By Sarah Medina
The Land Use Planning Commission’s Subdivision Rules Review stakeholder’s group met on Feb. 25. The plan was to discuss staff options to address both policy questions and technical issues that had been identified as the highest priorities at a January meeting. The agenda was modified, however, because several attendees (including staff, facilitator and a commissioner) were delayed by the snowy pile-up on I-95. The policy issues were presented and discussed, but discussion was postponed. Two of four technical issues were fully discussed.
The policy issues are I. Types of Subdivision, II. Layout and Design, III. Clustering and IV. Open space. Staff proposed a new level of subdivision, a “large lot” division. Locational factors to be considered in determining where this level would be allowed include such things as service hubs, secondary or recreational hubs, public roads, water, local residential development trend, etc. The concept was shown on a map. Level II subdivisions, phased development, clustering and adjacency are also topics related to Types of Subdivision. II. Layout and Design contemplates developing design standards that could be applied in different situations (rather than the current layout standard) and developing an optional site analysis approach. Road setbacks, shared driveways and allowance for future backlot development are also Layout and Design topics. III. Clustering looks at alternatives on when to require clustering, the % of land set aside and some of the technical standards that have been problematic to apply. Open Space (IV) considers requirements/locations for set aside and options in lieu of.
Technical issues include 1. Soil surveys and test pits, 2. Access road design & maximum grade, 3. Subdivision Layout and Design and 4. Application review process. The goal is to make permitting requirements less burdensome without sacrificing environmental protection. Options for soils include reducing mapping intensity and # test pits required (in view of NRCS mapping, current septic rules, engineered solutions, etc.) For roads, a rule revision is proposed: “Maximum sustained grade for Class 1 roadways may be increased by up to 5% over that specified in Table 10.25,D-1 below, if no other option is practicable, provided that the roadway portion exceeding the maximum sustained grade standard is no longer than 300 feet in length and is greater than 150 feet from the next down-hill (road) intersection, and the Commission determines that the proposed alternative grade will not cause unreasonable drainage, erosion or public safety impacts.” Subdivision Layout and Design topics (including development on steep slopes, “harmonious fit” and phosphorus loading) will be on the next meeting agenda along with a review of the application process.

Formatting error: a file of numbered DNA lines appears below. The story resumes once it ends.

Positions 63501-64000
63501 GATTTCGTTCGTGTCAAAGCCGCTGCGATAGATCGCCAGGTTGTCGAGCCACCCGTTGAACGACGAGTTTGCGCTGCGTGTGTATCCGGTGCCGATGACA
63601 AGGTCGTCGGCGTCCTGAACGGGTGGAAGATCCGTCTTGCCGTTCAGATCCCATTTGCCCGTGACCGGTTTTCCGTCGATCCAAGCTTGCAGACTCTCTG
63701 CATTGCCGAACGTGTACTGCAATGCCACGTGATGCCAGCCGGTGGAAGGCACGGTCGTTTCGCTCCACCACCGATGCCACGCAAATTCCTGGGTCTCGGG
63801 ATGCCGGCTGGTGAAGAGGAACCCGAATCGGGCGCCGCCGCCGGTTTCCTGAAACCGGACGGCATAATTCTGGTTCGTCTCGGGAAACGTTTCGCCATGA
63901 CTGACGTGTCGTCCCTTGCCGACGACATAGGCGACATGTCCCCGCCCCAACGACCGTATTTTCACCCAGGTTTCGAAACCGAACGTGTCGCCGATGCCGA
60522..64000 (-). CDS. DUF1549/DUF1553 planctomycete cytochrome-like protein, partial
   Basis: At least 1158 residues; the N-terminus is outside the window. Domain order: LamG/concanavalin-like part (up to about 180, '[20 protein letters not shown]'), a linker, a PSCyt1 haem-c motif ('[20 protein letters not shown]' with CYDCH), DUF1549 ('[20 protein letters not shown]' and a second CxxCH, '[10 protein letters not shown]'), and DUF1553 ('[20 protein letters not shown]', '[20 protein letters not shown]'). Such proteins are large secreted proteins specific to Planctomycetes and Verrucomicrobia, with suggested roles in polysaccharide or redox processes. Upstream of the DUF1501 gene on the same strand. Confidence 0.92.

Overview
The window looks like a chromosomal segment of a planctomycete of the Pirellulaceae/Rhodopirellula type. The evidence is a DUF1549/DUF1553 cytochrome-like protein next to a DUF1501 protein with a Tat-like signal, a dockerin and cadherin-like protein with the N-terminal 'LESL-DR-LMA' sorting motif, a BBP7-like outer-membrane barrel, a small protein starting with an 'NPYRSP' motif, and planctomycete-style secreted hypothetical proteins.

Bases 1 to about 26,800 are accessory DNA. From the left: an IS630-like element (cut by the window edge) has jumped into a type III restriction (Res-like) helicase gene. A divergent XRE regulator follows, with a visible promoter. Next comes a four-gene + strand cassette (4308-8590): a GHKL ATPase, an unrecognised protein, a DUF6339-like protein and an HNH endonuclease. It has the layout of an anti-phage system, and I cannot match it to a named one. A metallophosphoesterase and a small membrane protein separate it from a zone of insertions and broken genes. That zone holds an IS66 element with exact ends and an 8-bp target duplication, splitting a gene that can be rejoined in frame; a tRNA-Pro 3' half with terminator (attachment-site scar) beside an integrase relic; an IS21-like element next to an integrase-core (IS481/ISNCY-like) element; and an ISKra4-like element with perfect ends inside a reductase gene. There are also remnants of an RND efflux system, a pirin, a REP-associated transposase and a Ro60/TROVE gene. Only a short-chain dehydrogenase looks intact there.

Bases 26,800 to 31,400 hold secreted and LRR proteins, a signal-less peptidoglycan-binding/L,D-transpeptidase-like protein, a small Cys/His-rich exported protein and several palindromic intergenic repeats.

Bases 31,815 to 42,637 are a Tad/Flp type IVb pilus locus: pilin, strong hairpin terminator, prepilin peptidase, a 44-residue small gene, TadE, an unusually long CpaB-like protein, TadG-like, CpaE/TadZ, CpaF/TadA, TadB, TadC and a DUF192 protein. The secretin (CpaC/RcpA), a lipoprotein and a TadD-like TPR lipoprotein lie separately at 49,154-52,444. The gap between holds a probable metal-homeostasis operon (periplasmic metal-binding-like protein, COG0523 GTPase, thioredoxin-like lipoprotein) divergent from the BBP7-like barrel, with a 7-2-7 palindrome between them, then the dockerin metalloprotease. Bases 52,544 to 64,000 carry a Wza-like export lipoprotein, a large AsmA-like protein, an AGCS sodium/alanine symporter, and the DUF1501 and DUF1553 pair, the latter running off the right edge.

The stakeholder process has worked well to identify and prioritize subdivision issues of concern. LUPC staff have put considerable thought into developing potential solutions. The next step for LUPC is to refine documents based on the Feb 25 meeting and to schedule another meeting to discuss the policy issues and remaining technical issues. In the meantime, landowners also have an opportunity to also review the materials and, through the stakeholder process, contribute to insure the result is meaningful change. Patrick Strauch and several MFPC members are participating in the process.
The description of the process and background material for all of the meetings is found at: http://www.maine.gov/dacf/lupc/projects/subdivision_review/subdivision_review.shtml